1. Measuring Magnitude Response
A typical magnitude response measurement can be performed with a signal generator and a spectrum analyzer, vector signal analyzer, or power meter, depending on the level of amplitude measurement accuracy needed. The signal generator produces tones at a series of frequencies that are ‘swept’ across a bandwidth of interest at the UUT’s input, and the ensuing UUT output power is measured at each of the frequency steps along the way. The UUT output signal power is then divided by the UUT input signal power, with the resulting ratio usually converted to logarithmic units. In order to avoid frequency offset errors due to different timebases present in the generator and analyzer, the devices can usually be locked together with a reference signal. When using a spectrum analyzer or vector signal analyzer, the frequency of the signal at the UUT output can be measured in addition to its magnitude as an alternative. The resulting series of power ratios can then be plotted against frequency to display the system’s overall magnitude response.
The degree of accuracy of the system’s magnitude response will determine the complexity of the measurement system. For high-accuracy characterizations, the measurement system would use power meters as the measurement device, most likely with a calibration grade power splitter used to split the signal into two paths at the input – one path leading to the UUT input and the other path leading to a power meter to measure the actual signal power being fed into the UUT. Another power meter would measure the signal output of the UUT. The signal generator and two power meters would be locked together most likely with a 10 MHz reference signal.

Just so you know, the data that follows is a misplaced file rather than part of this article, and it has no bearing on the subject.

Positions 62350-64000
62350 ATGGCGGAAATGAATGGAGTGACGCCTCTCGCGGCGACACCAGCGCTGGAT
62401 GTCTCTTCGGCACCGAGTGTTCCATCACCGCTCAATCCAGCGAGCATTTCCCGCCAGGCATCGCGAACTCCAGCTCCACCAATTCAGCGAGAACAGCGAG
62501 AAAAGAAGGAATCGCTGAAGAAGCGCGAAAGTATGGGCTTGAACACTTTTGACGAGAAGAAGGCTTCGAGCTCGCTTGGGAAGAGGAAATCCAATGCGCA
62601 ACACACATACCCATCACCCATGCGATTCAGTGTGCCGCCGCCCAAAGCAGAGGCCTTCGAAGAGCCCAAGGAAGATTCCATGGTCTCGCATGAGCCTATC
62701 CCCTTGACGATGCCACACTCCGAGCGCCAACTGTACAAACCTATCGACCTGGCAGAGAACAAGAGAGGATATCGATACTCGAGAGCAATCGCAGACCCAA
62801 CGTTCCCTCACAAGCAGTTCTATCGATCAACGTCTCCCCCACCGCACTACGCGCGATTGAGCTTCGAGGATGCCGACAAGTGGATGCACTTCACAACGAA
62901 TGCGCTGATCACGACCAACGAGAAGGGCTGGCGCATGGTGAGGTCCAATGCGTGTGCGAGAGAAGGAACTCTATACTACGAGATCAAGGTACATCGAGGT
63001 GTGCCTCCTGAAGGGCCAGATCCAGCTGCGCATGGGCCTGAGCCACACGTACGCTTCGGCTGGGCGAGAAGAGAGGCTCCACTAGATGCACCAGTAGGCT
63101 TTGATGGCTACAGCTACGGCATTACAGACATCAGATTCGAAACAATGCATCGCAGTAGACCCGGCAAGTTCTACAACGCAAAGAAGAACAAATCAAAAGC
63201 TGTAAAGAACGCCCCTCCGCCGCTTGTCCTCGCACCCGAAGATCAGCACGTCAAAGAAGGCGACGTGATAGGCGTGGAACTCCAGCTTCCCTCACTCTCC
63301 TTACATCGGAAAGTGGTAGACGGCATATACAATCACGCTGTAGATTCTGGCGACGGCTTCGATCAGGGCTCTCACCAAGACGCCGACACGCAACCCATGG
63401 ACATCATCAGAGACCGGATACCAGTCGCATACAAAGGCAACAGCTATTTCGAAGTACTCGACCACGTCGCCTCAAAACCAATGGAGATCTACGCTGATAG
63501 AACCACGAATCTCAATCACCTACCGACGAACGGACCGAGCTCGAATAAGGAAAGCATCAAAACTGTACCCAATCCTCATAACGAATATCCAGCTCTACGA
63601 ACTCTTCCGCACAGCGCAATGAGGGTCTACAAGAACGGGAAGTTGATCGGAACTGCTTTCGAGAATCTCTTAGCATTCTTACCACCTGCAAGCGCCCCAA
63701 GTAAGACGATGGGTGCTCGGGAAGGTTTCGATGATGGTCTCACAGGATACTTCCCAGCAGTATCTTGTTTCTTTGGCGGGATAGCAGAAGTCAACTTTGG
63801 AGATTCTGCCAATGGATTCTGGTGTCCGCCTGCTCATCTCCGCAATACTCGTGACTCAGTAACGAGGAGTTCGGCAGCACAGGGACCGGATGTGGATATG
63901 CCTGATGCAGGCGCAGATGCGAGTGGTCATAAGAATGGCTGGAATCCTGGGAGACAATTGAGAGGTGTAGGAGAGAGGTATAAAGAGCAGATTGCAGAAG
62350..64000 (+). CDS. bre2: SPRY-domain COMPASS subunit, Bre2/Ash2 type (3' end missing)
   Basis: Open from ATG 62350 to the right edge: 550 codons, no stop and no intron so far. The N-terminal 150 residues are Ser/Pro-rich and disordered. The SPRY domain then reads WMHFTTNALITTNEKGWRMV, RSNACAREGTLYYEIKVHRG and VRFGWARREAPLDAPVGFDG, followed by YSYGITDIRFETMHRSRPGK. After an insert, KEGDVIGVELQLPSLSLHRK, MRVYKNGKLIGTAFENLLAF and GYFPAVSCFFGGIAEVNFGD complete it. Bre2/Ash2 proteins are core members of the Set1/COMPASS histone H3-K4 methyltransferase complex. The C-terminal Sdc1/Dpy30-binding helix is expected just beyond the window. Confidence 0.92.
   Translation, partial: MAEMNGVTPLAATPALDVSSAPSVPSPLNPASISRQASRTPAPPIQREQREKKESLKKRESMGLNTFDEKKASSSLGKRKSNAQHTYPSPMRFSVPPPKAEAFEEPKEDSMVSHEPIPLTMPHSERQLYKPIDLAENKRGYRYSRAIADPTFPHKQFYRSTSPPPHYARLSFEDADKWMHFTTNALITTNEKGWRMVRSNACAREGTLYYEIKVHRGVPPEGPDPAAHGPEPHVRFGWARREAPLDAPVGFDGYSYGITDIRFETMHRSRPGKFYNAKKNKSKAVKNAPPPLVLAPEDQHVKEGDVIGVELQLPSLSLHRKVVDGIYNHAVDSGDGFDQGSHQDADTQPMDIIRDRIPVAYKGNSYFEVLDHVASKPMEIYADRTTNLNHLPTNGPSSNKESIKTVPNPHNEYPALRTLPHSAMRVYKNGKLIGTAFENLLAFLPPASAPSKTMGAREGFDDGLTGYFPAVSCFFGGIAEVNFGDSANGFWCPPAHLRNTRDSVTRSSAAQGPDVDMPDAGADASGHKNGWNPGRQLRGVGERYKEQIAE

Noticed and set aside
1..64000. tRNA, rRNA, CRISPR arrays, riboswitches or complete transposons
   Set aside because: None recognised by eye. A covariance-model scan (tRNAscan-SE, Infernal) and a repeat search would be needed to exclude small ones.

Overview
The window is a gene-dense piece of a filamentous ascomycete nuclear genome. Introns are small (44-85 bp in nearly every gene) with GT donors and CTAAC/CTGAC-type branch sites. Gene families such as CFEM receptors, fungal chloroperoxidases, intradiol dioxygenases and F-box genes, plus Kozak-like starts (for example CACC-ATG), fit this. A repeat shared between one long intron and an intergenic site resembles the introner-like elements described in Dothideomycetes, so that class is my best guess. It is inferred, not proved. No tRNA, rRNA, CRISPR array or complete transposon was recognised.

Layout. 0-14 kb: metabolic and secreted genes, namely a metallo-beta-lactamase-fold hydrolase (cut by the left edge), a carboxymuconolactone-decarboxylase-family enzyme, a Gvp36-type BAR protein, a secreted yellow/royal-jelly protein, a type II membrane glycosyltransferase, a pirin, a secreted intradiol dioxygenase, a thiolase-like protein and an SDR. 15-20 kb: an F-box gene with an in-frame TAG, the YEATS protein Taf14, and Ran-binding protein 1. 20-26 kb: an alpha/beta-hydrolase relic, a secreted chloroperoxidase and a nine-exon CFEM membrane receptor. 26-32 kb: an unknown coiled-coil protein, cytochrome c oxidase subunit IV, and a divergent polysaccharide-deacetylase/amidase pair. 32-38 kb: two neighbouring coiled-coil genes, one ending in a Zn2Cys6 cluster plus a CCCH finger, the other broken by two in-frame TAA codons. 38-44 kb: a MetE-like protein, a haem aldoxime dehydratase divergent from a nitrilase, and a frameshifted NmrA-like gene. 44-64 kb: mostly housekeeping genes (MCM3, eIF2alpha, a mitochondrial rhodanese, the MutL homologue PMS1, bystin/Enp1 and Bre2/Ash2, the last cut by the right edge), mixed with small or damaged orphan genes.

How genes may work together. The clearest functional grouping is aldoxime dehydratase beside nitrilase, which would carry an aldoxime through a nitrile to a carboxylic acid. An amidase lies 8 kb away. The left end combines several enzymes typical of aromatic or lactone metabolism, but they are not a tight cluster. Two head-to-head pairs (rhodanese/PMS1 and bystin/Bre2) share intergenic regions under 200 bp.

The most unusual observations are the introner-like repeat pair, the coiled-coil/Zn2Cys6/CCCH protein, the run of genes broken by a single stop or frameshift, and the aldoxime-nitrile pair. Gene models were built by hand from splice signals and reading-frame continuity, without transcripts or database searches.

Oftentimes, such high-accuracy measurements are not needed. A signal generator and a spectrum or vector signal analyzer alone can be used in this scenario. The diagram below shows this setup using a NI PXI 565x RF Signal Generator and NI RF Vector Signal Analyzer (VSA).
Figure 1: Simple Magnitude Response Setup
At each frequency increment in the sweep across the bandwidth of interest, the PXI-565x generates a tone of a known, constant power level into the UUT. The NI RF VSA measures the signal power at the output by acquiring an averaged power spectrum centered at the current signal frequency, with software performing an ensuing spectrum peak search measurement to acquire the frequency and power of the peak present in the acquired power spectrum. This power value can then be plotted as a function of the measured frequency values to produce a plot of absolute power measured versus frequency measured. This power vs. frequency plot could also be transformed into a relative power vs. frequency plot simply by subtracting the expected signal generator output power from the measured UUT output power (assuming both are in logarithmic power units such as dBm), resulting in a Y axis measured in units of dB and showing the change from input to output.
Common RF and Microwave Measurements
This is the main page of a series of tutorials focused on common RF measurements involving signal generators and analyzers.
3. Related Products